The Rescue

By chance you saw.

So much had become chance in your life.

Headlights turning into the driveway, in the dark. Your father’s car braking in front of the garage.

By chance you were walking in the upstairs hall. Cast your eyes down, through the filmy curtains, seeing the car turn in from the street. Already it was late. He’d missed supper. Past 9 p.m. No one asked any longer—Where’s Daddy?

In the hall beside the window you paused. Your heart was not yet beating unpleasantly hard. You were (merely) waiting for the car lights to be switched off below. Waiting for the motor to be switched off. Waiting for the familiar sound of a car door slamming shut, which would mean that your father had gotten out of the car and was approaching the house to enter by the rear door to signal Nothing has changed. We are as we were.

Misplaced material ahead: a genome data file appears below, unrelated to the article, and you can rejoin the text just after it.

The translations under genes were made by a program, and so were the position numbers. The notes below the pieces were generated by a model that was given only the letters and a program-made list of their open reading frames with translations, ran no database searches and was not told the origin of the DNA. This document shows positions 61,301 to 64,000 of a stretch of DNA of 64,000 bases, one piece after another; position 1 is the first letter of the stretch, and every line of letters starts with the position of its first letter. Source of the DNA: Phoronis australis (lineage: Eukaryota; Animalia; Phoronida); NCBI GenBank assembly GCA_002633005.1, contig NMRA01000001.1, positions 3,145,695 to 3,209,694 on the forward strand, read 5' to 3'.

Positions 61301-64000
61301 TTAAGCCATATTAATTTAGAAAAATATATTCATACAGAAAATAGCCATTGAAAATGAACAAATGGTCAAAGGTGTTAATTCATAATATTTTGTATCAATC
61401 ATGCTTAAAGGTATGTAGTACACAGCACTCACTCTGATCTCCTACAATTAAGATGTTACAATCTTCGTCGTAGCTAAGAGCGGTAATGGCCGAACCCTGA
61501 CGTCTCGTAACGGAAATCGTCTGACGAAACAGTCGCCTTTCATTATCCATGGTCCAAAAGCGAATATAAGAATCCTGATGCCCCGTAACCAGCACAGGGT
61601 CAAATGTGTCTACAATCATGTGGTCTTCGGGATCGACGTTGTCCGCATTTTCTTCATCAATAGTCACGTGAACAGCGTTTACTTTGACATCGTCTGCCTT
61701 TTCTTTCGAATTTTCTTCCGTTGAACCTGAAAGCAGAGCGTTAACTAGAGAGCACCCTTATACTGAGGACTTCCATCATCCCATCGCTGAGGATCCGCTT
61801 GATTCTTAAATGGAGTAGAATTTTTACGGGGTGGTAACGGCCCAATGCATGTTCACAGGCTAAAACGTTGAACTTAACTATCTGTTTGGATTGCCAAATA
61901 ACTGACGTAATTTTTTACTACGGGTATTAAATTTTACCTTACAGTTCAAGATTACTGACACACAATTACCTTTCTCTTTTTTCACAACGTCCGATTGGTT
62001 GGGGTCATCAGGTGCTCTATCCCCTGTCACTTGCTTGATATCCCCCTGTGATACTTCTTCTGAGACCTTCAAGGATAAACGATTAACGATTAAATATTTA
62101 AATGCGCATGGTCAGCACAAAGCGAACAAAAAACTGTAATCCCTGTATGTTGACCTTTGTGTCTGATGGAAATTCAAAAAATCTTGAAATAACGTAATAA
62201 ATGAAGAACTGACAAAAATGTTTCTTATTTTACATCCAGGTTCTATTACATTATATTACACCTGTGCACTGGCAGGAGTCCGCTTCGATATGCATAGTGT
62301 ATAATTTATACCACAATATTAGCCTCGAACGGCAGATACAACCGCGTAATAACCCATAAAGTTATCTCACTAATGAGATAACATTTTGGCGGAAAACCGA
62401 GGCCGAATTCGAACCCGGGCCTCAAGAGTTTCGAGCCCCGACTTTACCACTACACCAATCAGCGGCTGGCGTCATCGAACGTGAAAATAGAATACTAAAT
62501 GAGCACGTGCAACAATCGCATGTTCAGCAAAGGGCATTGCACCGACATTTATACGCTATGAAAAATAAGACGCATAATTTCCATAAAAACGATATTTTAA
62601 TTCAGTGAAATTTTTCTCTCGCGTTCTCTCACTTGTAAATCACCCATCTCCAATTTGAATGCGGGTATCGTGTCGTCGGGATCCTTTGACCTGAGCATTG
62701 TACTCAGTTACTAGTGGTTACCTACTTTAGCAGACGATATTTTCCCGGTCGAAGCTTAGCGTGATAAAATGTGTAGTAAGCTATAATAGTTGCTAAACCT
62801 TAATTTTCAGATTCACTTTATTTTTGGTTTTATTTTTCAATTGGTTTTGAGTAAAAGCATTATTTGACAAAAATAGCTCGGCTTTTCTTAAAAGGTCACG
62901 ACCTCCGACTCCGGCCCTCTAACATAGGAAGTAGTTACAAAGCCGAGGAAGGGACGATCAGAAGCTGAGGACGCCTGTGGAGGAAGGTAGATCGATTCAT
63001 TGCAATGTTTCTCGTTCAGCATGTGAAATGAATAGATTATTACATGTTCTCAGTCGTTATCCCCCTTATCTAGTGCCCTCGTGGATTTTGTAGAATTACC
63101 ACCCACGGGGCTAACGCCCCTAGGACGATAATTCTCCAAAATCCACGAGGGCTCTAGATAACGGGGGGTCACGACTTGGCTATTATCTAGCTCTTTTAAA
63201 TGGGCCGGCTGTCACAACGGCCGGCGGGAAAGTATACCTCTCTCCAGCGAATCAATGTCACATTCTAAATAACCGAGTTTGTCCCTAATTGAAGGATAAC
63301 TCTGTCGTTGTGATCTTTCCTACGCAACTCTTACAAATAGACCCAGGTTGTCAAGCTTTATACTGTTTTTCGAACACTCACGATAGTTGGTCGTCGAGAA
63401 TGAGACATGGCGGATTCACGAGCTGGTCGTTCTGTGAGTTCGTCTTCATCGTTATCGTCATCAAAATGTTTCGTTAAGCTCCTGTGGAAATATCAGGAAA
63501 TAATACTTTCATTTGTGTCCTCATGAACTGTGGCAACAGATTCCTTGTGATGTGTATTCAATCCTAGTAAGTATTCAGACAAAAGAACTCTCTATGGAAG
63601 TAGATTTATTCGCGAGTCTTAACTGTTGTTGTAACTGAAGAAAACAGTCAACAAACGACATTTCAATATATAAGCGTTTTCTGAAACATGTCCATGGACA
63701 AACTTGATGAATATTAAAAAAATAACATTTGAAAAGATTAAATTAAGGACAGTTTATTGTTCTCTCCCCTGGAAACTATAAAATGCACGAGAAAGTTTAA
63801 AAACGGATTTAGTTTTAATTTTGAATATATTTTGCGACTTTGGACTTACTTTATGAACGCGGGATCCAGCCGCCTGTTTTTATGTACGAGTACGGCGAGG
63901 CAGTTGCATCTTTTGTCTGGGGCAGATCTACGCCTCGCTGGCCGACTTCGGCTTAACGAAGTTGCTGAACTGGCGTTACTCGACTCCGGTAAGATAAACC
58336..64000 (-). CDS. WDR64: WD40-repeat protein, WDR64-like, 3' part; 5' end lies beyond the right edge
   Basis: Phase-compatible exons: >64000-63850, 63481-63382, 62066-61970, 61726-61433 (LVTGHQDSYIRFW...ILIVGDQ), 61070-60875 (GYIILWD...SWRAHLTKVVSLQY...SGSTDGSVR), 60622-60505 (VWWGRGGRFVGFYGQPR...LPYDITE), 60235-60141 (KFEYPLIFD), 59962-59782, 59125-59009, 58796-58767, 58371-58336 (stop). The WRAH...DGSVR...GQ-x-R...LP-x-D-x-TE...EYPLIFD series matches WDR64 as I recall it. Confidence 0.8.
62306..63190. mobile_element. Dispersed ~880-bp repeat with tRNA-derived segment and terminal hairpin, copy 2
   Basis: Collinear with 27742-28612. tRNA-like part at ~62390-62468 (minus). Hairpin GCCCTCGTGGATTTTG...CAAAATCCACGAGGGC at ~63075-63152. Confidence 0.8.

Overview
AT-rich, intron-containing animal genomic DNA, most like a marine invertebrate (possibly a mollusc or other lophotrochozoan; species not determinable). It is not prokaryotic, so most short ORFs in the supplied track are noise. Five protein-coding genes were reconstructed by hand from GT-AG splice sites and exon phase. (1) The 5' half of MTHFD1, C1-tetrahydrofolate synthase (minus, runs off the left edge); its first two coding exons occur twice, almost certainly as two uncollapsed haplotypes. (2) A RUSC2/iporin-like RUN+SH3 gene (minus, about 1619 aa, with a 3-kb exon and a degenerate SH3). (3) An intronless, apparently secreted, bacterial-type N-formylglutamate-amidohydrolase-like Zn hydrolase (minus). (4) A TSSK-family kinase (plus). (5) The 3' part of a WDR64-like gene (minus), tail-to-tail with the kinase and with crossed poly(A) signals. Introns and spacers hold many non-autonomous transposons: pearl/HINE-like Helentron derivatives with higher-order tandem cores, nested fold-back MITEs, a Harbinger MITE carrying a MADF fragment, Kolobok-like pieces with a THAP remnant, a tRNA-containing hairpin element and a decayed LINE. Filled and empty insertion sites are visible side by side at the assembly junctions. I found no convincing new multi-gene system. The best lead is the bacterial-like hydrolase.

But this did not seem to be happening. Your father remained in the (darkened) car.

Still the motor was running. Pale smoke lifted from the tailpipe. You were beginning to smell the exhaust, and to feel faintly nauseated.

In the hall by the window you stood. Staring down at the driveway, the idling car. Waiting.

He is not running carbon monoxide into the car. The car is not inside the garage, there is no danger that he will poison himself.

Yet gray smoke continued to lift from the rear of the car. Stink of exhaust borne on the cold, wet air like ash.

He is sitting in the car. He is smoking in the car.

Waiting to get sober. Inside the car.

That is where he is: in the car.

He is safe. No one can harm him. You can see—he is in the car.

You could not actually see your father from where you stood. But there was no doubt in your mind, he was in the car.

Want to read the rest?
Please login.
New to Narrative? sign up.
It's easy and free.